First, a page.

The first academic degrees of a doctor of economic science were conferred by the school as early as in 1931. The first holder was Stanisław Rychliński, who defended a dissertation entitled “Organic Work in the Kingdom of Poland” (supervised by dr Ludwik Krzywicki). In the same year, three months later, Jadwiga Mrozowska obtained a doctoral degree for her dissertation entitled “Saar Basin” (supervised by prof. Antoni Sujkowski). The first doctors also included: Jan Wiśniewski (“Seasonal Fluctuations in Construction Industry”, 1932), Aleksy Wakar (“Labour Wage Theory”, 1934), Andrzej Grodek (“Piotr Maleszewski and his Social Science”, 1934).
In 1930s, the following scholars obtained their post-doctoral degrees: Stanisław Rychliński (1932), Jan Wiśniewski (1934), Aleksy Wakar (1935), Andrzej Grodek (1936), Jan Łazowski (1936), Jan Drewnowski (1938) and Leon Koźmiński (1938).
The Banner of the Higher School of Commerce in Warsaw from 1915 r. (front and back)
The Banner of the Warsaw School of Economics from 1933 r. (front and back)
STUDIES IN PRE-WAR SGH
Studies at the Warsaw School of Economics lasted six semesters. Upon graduation – after the Senate of the Warsaw School of Economics approved the master's thesis and the student passed the examinations (general and master's) – the student received a master's degree in economic and commercial sciences. Holders of the master of science degree could apply for the title of doctor of economic sciences.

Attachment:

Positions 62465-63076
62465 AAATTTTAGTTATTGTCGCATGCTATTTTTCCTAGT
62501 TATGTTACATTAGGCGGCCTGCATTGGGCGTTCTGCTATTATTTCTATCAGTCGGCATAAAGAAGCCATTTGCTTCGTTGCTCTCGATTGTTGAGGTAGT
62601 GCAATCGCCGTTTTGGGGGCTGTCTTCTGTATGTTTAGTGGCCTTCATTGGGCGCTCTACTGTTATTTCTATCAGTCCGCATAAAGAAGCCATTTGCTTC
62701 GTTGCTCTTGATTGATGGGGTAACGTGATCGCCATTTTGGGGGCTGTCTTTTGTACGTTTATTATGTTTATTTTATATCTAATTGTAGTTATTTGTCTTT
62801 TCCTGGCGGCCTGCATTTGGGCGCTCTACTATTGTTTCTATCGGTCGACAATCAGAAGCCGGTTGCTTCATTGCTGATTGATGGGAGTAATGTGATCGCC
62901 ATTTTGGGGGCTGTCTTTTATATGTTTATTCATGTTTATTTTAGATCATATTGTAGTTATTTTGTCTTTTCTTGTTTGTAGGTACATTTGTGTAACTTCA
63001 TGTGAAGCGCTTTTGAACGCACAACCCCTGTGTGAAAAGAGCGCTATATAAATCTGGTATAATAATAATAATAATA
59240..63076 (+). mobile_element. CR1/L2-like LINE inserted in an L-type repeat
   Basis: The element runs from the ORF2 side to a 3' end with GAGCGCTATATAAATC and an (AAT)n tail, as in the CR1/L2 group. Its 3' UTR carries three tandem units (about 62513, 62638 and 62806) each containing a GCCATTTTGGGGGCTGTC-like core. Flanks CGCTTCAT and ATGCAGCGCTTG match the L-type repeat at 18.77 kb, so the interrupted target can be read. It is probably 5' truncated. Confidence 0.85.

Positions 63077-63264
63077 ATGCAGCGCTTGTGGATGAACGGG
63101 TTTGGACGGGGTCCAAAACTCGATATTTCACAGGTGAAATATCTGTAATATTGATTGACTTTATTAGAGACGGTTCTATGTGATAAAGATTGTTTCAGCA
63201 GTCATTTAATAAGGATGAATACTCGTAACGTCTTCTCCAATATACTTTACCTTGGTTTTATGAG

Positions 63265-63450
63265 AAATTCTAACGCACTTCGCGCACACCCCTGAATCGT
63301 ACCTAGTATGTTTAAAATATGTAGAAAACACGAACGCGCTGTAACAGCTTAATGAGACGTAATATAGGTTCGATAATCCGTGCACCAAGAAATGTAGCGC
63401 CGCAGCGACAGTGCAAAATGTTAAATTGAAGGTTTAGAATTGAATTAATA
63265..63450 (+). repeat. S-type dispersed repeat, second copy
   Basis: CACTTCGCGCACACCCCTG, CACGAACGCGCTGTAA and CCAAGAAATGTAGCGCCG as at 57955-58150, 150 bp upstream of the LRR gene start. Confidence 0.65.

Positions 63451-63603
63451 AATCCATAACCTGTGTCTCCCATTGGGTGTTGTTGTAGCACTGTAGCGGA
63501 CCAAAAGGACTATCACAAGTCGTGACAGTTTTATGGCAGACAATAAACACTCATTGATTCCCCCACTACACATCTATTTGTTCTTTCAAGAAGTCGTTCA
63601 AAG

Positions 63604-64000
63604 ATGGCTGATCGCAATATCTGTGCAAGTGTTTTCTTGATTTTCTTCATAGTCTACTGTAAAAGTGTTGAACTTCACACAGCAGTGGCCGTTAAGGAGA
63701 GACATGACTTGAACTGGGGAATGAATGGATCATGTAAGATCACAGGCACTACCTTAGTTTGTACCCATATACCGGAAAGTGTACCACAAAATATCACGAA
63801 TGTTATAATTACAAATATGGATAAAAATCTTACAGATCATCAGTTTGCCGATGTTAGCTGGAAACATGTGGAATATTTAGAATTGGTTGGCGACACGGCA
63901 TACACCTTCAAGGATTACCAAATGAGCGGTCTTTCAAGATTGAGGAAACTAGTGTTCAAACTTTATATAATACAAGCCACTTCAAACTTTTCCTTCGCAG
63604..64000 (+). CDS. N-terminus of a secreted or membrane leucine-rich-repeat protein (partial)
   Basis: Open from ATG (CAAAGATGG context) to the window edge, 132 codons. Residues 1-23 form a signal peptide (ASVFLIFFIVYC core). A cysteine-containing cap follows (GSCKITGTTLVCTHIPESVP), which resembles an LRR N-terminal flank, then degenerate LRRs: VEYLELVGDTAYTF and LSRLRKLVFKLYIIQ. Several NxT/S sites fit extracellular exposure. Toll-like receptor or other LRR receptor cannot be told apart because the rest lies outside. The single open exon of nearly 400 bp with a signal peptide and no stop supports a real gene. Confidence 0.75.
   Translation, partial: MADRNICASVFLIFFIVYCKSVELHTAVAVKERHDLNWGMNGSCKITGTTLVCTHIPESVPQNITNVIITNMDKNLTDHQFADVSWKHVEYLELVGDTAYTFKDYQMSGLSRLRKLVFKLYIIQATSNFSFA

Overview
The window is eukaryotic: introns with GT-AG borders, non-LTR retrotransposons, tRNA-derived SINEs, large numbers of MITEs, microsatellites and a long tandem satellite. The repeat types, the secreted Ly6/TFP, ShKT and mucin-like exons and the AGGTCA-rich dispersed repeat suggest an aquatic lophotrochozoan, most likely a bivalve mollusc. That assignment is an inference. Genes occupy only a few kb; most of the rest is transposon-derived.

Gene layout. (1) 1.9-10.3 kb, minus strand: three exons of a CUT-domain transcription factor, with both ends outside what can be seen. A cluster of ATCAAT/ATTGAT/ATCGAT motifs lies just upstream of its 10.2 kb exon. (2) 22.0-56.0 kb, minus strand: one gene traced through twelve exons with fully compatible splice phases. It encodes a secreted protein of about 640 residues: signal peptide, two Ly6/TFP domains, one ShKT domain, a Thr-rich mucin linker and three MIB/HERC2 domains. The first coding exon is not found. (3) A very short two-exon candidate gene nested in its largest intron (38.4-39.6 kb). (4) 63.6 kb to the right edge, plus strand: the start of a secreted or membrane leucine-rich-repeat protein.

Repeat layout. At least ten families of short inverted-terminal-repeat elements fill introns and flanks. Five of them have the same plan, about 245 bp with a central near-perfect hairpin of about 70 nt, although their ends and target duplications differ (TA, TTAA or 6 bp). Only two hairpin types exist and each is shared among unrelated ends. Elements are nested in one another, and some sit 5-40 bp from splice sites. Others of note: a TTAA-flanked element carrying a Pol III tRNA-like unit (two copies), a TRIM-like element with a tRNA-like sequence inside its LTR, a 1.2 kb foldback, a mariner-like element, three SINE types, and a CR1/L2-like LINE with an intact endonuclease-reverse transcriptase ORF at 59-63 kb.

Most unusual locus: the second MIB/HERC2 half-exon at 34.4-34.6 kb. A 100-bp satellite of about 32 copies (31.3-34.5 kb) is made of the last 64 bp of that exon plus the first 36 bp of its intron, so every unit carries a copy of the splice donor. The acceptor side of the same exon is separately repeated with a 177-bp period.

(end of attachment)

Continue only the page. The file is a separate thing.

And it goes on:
In the academic year of 1933/1934, the general examination was passed by 241 students and the diploma exam by 202 graduates. Four degrees of master of economic sciences and one degree of a doctor of economic sciences were awarded. In the academic year of 1934/1935, the general examination was passed by 196 students and the diploma exam by 185 graduates. Twenty-two degrees of a master of economic and commercial sciences and four degrees of a master of economic sciences were awarded. Subsequent academic years saw a gradual rise in the number of persons awarded the degree of master of economic and commercial sciences.